Christopher Johnson is not interested in stodgy.
The artistic director of Winding Road Theatre Ensemble is determined that new and emerging playwrights are represented along side the established ones.
And as a twentysomething, he also wants to ensure that voices of his generation are heard on Winding Road’s stage.
Which is why the company, which just closed a successful run of Kander and Ebb’s “Cabaret,” is going a bit obscure with its next offerings.
Previews for “Boom,” by San Francisco playwright Peter Sinn Nachtrieb, open tonight. So do previews for Rajiv Joseph‘s “Gruesome Playground Injuries,” the company’s late-night offering.
“They are both by young playwrights, are newer plays, and Tucson premieres,” says Johnson.
“Both of their voices are voices that are happening right now. They are helping shape theater in America and are as close to the voices of my generation as it’s gonna get.”
Nachtrieb’s “Boom” first surfaced in 2008, and by 2009 it had been the most produced play in the country that year, according to the Theatre Communications Group. That put it ahead of “Our Town” and “The Glass Menagerie.”
The comedy is about a marine biologist who places an on-line ad for sex that “promises to change the course of the world,” and the journalism student who answers the ad.
While they are meeting, Armageddon hits and they appear to be the only ones left. Sure, they could start the human race again, but there’s a problem: He’s gay; she has an aversion to babies. “There couldn’t possibly be a worse combination,” says Johnson, who was seduced by the writing as well as the tale.
“I love that ‘Boom’ is such a sweet story about the end of the world,” he says. “It’s Adam and Eve at the end of the world instead of the beginning.”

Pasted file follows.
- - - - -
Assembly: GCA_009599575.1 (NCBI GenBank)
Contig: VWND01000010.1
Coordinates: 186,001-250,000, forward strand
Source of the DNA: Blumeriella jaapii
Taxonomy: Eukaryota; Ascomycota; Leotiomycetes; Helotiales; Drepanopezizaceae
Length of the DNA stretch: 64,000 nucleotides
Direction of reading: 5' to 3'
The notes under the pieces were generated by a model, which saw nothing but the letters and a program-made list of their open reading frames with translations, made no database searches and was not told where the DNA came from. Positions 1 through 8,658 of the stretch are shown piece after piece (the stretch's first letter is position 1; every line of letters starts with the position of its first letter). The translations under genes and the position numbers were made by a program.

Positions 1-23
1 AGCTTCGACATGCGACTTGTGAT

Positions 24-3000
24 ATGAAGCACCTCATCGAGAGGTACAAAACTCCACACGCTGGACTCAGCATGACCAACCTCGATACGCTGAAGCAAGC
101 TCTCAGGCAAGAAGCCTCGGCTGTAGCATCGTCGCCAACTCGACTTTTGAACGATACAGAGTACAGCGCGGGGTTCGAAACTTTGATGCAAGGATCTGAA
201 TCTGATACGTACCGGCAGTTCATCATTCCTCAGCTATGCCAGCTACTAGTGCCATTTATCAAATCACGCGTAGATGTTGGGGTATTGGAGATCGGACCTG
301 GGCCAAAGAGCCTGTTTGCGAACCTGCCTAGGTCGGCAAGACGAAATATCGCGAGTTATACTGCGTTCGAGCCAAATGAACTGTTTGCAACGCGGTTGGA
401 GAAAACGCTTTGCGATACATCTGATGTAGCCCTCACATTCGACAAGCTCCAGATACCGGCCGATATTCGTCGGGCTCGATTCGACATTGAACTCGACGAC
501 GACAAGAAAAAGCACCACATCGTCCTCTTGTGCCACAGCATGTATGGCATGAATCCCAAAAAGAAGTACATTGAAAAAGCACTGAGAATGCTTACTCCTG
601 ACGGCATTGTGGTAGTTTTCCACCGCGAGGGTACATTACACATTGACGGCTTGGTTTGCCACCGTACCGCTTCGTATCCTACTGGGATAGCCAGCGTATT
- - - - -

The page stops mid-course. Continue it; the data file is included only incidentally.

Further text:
“Gruesome,” first staged in 2010, is also about a man and a woman. The two characters were childhood friends and they are drawn together over three decades. At each meeting — at a mental hospital, funeral, hospitals — they are pulled closer as they detail each other’s physical injuries.
“‘Gruesome’ is a love story. It reminds me that the pain of falling in love and out of love is something we start having in childhood. It’s about all those feelings and the wonder of being in love, and how it evolves and changes but stays the same no matter how old we are.”
Both plays should resonate with audiences, he says.
“They are stories we know, stories we’ve heard and seen, but in a way they’ve never been presented before.”
The playwrights cover universal topics, he says, but couch them in a language and scenario that particularly touches him.
“Both (plays) have a much more naked, unprotected, vulnerable voice,” he says. “It’s a voice that’s dealing with what’s happening in the world, with the violence and the technology. The world is getting bigger and smaller at the same time. It’s a very confusing and exciting time. The plays are about the things that confuse us — memory, love, where the world is going.”